together. That's a 90% success rate in the transplants.
Marriage Savers has taken these mentoring reforms to 119 cities in
41 states, where clergy have adopted a "Community Marriage Policy" in
they pledge to require rigorous marriage preparation of at four months
includes taking a premarital inventory and meeting with Mentor Couples to
discuss the issues it surfaces. Participating congregations also pledge to
enrich existing marriages and train back-from-the brink couples to mentor
those headed toward divorce.
We have now written a detailed 166 page Manual To Create a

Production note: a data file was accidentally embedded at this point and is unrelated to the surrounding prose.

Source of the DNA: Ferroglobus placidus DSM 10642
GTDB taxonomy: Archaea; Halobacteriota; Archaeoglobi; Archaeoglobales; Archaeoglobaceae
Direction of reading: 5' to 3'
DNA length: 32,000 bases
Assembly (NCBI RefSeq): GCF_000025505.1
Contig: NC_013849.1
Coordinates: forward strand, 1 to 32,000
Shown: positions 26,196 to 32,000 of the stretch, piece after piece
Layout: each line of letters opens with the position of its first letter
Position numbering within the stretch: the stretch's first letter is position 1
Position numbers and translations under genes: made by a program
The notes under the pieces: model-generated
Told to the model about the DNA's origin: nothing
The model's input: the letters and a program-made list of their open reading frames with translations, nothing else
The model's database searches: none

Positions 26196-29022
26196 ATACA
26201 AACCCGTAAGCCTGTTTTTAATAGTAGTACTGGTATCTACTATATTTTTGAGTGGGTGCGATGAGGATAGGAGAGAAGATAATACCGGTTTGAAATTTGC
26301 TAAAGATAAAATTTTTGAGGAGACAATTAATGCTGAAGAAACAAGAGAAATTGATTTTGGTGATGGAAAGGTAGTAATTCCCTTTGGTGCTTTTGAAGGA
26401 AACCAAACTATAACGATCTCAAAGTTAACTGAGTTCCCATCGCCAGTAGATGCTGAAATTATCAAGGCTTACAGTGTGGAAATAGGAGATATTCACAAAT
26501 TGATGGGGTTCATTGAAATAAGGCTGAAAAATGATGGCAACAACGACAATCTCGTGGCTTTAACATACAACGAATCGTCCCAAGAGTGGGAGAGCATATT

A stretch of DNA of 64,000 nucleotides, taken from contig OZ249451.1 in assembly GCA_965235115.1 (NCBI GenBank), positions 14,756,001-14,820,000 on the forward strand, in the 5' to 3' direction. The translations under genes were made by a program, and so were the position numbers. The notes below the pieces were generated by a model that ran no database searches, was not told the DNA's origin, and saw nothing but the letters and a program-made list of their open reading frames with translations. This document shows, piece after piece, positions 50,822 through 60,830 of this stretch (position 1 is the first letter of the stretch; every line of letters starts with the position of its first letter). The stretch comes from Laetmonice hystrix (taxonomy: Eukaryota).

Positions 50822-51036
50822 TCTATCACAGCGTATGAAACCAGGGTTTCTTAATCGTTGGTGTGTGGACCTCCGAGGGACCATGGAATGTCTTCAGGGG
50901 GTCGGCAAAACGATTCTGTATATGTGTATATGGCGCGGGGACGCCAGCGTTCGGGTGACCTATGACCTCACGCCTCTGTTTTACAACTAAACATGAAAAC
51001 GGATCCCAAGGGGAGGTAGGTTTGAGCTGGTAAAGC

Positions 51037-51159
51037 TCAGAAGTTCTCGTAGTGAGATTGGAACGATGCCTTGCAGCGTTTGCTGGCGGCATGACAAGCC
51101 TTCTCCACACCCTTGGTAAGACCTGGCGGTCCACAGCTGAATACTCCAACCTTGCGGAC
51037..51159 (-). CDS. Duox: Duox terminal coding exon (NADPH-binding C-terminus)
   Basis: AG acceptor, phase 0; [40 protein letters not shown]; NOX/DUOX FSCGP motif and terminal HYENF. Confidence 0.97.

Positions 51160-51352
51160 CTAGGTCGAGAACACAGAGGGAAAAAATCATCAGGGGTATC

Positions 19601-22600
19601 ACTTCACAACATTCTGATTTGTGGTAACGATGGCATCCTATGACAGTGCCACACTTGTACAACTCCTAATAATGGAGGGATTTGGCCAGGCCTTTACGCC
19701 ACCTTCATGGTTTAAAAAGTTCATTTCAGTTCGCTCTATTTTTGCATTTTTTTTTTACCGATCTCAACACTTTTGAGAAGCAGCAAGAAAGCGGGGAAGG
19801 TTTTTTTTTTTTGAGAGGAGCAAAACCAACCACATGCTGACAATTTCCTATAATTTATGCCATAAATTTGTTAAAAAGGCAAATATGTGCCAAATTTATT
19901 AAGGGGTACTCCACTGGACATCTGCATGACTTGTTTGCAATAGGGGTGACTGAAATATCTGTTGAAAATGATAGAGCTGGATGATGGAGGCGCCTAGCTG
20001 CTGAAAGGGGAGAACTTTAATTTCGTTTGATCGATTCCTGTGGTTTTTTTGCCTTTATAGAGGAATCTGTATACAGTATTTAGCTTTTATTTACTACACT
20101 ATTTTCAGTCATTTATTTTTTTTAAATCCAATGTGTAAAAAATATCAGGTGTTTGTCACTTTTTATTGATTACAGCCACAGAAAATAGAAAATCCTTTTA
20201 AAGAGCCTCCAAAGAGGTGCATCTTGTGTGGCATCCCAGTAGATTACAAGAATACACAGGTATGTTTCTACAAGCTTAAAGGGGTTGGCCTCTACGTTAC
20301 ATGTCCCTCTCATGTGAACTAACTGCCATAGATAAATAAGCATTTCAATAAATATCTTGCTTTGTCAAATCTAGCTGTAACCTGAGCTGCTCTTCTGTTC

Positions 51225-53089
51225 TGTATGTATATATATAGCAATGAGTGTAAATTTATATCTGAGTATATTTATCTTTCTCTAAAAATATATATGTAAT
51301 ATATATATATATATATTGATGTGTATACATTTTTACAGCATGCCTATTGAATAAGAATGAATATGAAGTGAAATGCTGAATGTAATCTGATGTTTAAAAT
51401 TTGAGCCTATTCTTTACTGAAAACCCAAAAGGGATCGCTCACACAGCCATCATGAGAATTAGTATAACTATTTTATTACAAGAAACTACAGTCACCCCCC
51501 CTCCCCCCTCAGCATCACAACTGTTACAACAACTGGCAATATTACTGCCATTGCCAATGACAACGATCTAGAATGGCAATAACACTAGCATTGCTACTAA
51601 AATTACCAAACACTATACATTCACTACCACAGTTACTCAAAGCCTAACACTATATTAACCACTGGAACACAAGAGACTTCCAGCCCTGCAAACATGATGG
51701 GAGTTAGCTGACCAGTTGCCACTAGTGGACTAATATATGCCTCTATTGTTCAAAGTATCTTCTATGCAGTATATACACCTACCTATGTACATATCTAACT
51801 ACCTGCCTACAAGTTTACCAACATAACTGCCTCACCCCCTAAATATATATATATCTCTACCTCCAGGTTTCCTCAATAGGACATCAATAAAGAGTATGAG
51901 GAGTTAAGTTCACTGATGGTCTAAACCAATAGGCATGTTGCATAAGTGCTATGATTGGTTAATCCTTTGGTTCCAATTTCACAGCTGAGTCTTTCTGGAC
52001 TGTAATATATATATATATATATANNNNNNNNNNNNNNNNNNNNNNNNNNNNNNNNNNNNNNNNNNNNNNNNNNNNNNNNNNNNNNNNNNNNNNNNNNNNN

Savers Congregation and have a two-day training program for both clergy
Mentor Couples on how to create these proven programs.
Our goal at Marriage Savers is simple: put a safety net under
marriage in every congregation. We are a nation of 300,000 churches and
synagogues. If only one third of them each trained 10 Mentor Couples, we
would have a million Mentor Couples. Surely, they could save at least
of the 1.16 million marriages ending in divorce, cutting the divorce rate
by 50%. In its latest issue, Christianity Today, the largest independent
national magazine read by Protestants, editorialized,
"If McManus' projections are at all reasonable - and if we put our
minds to the task, they are - we could save approximately 600,000
by 2010. If that vision doesn't motivate us, what will?"
I don't expect Salon magazine to be inspired by what Marriage
Savers is doing. But please report the facts correctly. Then we are
to listen to any criticisms.